# Math 32B: General Course Outline

## Course Description

32B. Calculus of Several Variables. (4) Lecture, three hours; discussion, one hour. Requisite: courses 31B & 32A with a grade of C- or better. Introduction to integral calculus of several variables, line and surface integrals. P/NP or letter grading.

## Course Information:

The following schedule, with textbook sections and topics, is based on 26 lectures. The remaining classroom meetings are for leeway, reviews, and two midterm exams. These are scheduled by the individual instructor.

Math 32AB is a traditional multivariable calculus course sequence for mathematicians, engineers, and physical scientists.

The course 32A treats topics related to differential calculus in several variables, including curves in the plane, curves and surfaces in space, various coordinate systems, partial differentiation, tangent planes to surfaces, and directional derivatives. The course culminates with the solution of optimization problems by the method of Lagrange multipliers.

The course 32B treats topics related to integration in several variables, culminating in the theorems of Green, Gauss and Stokes. Each of these theorems asserts that an integral over some domain is equal to an integral over the boundary of the domain. In the case of Green's theorem the domain is an area in the plane, in the case of Gauss's theorem the domain is a volume in three-dimensional space, and in the case of Stokes' theorem the domain is a surface in three-dimensional space. These theorems are generalizations of the fundamental theorem of calculus, which corresponds to the case where the domain is an interval on the real line. The theorems play an important role in electrostatics, fluid mechanics, and other areas in engineering and physics where conservative vector fields play a role.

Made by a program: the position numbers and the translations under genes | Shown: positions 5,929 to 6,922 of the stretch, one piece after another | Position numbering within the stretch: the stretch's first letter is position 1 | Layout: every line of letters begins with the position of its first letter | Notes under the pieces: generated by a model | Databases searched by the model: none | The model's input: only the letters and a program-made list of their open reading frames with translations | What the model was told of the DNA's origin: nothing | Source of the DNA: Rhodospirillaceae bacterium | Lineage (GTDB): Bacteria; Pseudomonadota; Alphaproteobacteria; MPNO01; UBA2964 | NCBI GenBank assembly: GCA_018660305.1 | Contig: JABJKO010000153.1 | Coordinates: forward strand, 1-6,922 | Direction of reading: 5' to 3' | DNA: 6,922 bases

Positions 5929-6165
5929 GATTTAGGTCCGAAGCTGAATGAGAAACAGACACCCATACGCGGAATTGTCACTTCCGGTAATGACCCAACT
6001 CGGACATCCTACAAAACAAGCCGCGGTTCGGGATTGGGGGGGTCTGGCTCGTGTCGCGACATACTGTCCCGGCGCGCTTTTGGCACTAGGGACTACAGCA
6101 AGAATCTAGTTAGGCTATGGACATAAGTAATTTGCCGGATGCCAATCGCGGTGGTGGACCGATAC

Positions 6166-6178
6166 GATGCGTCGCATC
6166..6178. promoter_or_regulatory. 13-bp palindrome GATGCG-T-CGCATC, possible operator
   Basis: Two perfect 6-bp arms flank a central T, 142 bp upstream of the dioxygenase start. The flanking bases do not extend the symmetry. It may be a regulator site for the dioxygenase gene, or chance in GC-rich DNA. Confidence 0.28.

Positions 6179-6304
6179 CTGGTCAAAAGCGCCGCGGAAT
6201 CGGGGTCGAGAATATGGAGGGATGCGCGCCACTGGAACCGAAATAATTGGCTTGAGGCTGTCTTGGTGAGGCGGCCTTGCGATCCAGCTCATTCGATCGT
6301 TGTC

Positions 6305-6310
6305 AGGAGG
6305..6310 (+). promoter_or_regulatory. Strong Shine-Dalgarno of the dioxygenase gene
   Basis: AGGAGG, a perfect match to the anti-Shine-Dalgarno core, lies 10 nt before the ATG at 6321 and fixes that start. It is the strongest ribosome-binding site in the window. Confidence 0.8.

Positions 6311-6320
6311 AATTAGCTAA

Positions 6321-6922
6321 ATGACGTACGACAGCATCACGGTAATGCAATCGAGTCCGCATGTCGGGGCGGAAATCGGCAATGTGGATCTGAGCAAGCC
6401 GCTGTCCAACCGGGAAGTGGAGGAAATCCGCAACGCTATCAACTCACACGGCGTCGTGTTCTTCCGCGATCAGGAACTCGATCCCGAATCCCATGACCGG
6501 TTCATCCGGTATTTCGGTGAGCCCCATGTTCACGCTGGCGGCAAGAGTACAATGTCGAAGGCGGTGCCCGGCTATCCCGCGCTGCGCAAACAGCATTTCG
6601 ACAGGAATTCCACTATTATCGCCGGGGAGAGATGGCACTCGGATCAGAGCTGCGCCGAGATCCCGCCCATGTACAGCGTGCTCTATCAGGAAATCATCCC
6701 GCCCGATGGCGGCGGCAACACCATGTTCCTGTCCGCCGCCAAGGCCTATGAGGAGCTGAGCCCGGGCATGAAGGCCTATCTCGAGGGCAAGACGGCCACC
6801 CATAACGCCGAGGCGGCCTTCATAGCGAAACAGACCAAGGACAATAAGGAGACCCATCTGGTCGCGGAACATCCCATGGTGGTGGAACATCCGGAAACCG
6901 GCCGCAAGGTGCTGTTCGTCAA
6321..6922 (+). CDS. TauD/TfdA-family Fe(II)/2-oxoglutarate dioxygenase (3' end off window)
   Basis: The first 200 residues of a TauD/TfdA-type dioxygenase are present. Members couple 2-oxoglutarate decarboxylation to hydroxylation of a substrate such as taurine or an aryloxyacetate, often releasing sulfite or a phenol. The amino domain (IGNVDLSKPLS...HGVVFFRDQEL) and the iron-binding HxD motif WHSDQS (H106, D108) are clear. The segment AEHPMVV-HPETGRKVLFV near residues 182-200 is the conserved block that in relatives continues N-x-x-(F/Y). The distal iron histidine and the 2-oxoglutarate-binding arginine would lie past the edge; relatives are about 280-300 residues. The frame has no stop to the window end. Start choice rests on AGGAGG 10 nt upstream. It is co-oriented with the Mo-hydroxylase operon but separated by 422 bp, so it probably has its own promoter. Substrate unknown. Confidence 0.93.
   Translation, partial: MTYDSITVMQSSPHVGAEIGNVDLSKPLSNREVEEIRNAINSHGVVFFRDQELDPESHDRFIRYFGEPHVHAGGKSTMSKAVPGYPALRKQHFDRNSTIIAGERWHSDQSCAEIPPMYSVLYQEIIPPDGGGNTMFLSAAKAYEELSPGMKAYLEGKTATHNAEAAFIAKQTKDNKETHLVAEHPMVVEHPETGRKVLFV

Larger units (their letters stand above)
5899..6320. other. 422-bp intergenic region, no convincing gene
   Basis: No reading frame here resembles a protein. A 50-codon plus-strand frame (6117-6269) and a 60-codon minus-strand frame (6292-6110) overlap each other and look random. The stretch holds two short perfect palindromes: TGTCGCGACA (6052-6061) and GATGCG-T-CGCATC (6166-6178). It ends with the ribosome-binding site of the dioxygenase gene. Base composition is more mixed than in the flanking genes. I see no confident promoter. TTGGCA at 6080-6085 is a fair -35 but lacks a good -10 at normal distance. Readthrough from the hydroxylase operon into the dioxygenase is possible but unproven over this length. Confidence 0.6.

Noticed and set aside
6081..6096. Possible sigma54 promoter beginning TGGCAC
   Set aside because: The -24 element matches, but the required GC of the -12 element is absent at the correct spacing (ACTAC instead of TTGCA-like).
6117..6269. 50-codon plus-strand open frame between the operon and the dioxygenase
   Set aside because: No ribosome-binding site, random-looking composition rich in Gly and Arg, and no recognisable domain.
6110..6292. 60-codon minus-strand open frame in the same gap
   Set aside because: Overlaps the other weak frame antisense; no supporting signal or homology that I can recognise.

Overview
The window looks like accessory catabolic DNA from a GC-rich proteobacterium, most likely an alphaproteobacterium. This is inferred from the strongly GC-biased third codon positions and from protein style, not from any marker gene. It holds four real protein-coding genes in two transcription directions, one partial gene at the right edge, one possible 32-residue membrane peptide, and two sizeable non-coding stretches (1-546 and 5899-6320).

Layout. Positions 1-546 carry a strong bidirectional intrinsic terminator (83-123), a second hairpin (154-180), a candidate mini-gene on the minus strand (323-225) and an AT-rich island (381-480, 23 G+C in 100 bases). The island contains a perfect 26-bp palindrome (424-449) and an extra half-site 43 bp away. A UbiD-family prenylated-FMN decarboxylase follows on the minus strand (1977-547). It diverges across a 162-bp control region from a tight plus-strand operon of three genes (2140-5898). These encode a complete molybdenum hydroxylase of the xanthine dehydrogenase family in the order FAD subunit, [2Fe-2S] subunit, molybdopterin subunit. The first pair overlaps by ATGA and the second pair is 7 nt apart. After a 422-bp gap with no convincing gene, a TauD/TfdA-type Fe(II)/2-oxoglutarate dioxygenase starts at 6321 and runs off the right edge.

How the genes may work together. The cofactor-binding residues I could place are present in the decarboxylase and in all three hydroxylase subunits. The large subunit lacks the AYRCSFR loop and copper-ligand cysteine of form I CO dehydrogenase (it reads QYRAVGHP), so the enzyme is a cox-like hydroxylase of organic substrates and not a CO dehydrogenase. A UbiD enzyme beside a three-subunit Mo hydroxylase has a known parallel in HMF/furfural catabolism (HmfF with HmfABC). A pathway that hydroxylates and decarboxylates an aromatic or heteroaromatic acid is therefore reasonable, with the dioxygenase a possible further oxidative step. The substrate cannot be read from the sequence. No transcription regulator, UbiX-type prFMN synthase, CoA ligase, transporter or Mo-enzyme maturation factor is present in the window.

## Textbook(s)

J. Rogawski, Multivariable Calculus, (4th Edition), W.H. Freeman & CO.

1) The section on polar coordinates should be used to emphasize areas inside polar curves, as a preview of polar double integrals and cylindrical coordinates, and not arcane polar coordinate curves.

2) The sections on Green's Theorem, Stokes' Theorem, and the Divergence Theorem are extremely important. Time must be left to cover these sections in detail.

Outline update: R. Brown, 8/12

## Schedule of Lectures

Lecture Section Topics

1

16.1

Integration in two Variables

2

16.1

Integration in two Variables

3

16.2

More General Regions

4

16.3

Triple Integrals

5

12.3

Polar Coordinates

6

16.4

Integration in Polar Coordinates

7

16.4

Integration in Polar Coordinates

8

16.5

Applications of Multiple Integrals

9

16.6

Change of Variables

10

16.6

Change of Variables

11

17.1

Vector Fields

12

17.1

Vector Fields

13

17.2

Line Integrals

14

17.2

Line Integrals

15

17.3

Conservative Vector Fields

16

17.3

Conservative Vector Fields

17

17.4

Parametrized Surface

18

17.4

Parametrized Surface

19

17.5

Surface Integrals

20

18.1

Green's Theorem

21

18.1

Green's Theorem

22

18.2

Strokes' Theorem

23

18.2

Stokes' Theorem

24

18.2,3

Stokes' Theorem, Divergence Theorem

25

18.3

The Divergence Theorem

26

18.3

The Divergence Theorem